Monday, December 05, 2011
In some years, there are three teams with a legit claim to the national title game (think the 13-0 2004 Auburn team that got shut out). In those years, a "plus 1" feels like a great solution. Let the best sort it out at the top, and let all the mediocre teams have their little, meaningless bowls. But then there are years like this one, when there's an argument among flawed teams for even the number 2 slot in the country.
One of my dingbat SEC friends said, matter-of-factly, that "LSU and Alabama are the two best teams in the country." Of course, we also hear all the time about how the reason college football doesn't need a playoff is because "the whole season is a playoff" and blah blah blah. I guess that only applies for everybody outside of the SEC. What a complete sham. Alabama had their chance, just like Houston "had their chance" and Boise "had their chance." They've all lost once. Oh, but since Alabama lost to LSU, they.....get another chance? Gee, I wonder if Boise would love another shot at TCU, who they lost two by one point, or if Houston would love another crack at Southern Miss. But I digress.
In college basketball, some years there are a handful of absolutely dominant teams and then the "rest," right? In those years, you wind up seeing everyone pick the same Final Four, or something very close. Lots of 1 and 2 seeds making it. But then there are those years -- like 2011 -- when there is maybe one or two dominant teams (or no dominant teams) and nobody has any idea who will win the championship. And aren't those the most exciting tournaments to watch? This year could be that in college football.
Sure, we know that LSU is #1 and they absolutely deserve it. For all the bashing we do on the SEC mouth-breathers, let's make no mistake here: LSU has earned every bit of the respect they have. But after that? There can definitely be arguments made, as I quickly did above, that a number of teams should get a look. There is no 100%, clear cut, #2 or #3 team. Everybody could make a claim and so just imagine an 8-team playoff or even a 16-team playoff. Here's what the top 8 in the BCS would include:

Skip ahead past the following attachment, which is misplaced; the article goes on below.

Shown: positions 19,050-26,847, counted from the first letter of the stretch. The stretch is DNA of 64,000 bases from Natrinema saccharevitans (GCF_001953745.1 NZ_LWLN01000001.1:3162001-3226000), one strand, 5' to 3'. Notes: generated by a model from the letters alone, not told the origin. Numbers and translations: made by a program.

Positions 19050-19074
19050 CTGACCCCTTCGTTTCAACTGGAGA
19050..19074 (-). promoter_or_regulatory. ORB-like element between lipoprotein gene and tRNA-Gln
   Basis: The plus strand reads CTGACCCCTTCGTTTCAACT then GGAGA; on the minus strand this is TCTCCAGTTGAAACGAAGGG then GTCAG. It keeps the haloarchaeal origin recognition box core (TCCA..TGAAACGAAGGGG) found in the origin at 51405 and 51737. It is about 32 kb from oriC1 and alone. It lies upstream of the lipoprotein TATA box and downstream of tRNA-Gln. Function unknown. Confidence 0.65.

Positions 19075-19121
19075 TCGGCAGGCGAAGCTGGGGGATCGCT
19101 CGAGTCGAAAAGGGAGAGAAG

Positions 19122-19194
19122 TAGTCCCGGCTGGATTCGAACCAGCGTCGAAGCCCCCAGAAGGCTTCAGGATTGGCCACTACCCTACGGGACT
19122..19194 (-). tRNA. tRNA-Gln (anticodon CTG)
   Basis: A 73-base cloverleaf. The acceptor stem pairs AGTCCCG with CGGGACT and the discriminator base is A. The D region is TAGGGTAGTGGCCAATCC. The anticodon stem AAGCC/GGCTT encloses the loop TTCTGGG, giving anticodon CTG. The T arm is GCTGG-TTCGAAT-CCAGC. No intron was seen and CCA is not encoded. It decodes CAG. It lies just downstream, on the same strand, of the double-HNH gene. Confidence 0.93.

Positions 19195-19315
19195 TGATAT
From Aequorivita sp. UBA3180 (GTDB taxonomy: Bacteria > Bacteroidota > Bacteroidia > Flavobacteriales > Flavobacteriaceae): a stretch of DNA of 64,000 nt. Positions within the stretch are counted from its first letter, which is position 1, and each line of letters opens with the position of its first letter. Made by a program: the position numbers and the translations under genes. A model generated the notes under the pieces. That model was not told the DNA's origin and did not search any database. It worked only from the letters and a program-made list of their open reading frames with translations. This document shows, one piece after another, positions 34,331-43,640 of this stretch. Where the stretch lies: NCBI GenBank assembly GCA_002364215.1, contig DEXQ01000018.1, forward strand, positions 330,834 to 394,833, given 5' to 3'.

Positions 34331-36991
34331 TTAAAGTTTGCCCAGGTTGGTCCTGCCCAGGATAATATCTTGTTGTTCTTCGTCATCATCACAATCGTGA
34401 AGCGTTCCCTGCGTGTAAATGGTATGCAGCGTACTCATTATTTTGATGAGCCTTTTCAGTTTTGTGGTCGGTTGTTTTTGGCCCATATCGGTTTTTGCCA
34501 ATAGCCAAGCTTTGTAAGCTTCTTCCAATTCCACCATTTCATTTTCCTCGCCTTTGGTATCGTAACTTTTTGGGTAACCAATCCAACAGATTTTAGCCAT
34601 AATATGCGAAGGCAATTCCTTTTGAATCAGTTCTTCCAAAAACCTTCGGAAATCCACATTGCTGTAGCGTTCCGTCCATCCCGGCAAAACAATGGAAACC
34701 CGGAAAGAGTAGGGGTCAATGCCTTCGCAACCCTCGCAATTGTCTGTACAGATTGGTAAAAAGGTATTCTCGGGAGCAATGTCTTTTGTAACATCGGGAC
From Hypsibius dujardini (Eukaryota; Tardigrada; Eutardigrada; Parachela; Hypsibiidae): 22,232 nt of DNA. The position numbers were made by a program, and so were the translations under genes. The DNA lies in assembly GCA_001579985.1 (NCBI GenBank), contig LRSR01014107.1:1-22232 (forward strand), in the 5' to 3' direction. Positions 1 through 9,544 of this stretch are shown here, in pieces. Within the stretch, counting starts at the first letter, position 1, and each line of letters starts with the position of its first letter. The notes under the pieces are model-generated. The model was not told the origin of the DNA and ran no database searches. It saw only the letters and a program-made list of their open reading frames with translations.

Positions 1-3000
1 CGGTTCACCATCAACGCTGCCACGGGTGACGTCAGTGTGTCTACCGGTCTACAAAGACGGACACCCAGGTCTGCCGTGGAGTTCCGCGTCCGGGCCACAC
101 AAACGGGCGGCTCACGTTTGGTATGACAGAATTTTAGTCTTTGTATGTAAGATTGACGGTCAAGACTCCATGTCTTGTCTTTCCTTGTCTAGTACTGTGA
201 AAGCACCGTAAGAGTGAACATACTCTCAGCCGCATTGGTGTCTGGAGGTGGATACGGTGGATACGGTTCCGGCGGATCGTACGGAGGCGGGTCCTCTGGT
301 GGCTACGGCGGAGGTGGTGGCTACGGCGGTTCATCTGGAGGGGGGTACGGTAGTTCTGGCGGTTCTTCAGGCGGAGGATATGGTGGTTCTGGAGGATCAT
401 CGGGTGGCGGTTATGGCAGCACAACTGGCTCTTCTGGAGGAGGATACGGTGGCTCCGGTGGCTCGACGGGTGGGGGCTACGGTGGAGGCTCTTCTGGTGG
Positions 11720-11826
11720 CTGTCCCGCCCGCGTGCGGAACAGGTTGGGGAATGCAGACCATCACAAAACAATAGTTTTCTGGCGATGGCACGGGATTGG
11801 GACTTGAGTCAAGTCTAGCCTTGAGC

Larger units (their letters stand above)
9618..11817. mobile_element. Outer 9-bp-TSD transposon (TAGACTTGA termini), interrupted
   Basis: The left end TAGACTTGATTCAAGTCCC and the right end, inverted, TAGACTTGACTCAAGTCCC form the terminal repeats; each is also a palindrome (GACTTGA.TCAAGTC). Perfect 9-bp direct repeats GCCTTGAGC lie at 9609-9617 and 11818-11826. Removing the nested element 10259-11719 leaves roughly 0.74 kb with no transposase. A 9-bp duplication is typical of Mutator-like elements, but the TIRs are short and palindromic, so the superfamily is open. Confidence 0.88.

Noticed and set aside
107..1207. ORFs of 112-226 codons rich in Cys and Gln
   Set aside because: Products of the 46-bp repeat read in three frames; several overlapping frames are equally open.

LSU, Alabama, Oklahoma State, Stanford, Oregon, Arkansas, Boise State, Kansas State.
And if we added the next 8, too?
South Carolina, Wisconsin, Va Tech, Baylor, Michigan, Oklahoma, Clemson, Georgia.
Look at that mix. You've got teams that get a "shot" that didn't have a chance previously. You've got the chance to see what Boise State could do against these big shots (if their previous BCS appearances haven't been enough). You've got teams in (like Michigan) who are hitting their stride and have been better and better as the season has worn on. And you've got the requisite number of SEC teams in there, with their chance to prove how dominant they all are, ya'll.
I'm not going to go into all the reasons (money) and points (money) about why the bowl system (money) still exists, but it's got a lot to do with money. And only for the bowl operators themselves. Even Oregon and Auburn lost money (well into the six figures) in the national title game last year. How ridiculous is that?
My point here is that this bowl season is completely boring, and that's because there aren't engaging storylines. We aren't even getting to see a great national title matchup -- we're seeing a rematch of a game that anyone with two eyes and a rudimentary knowledge of football knows sucked. And then we have the rest, none of which matters at all.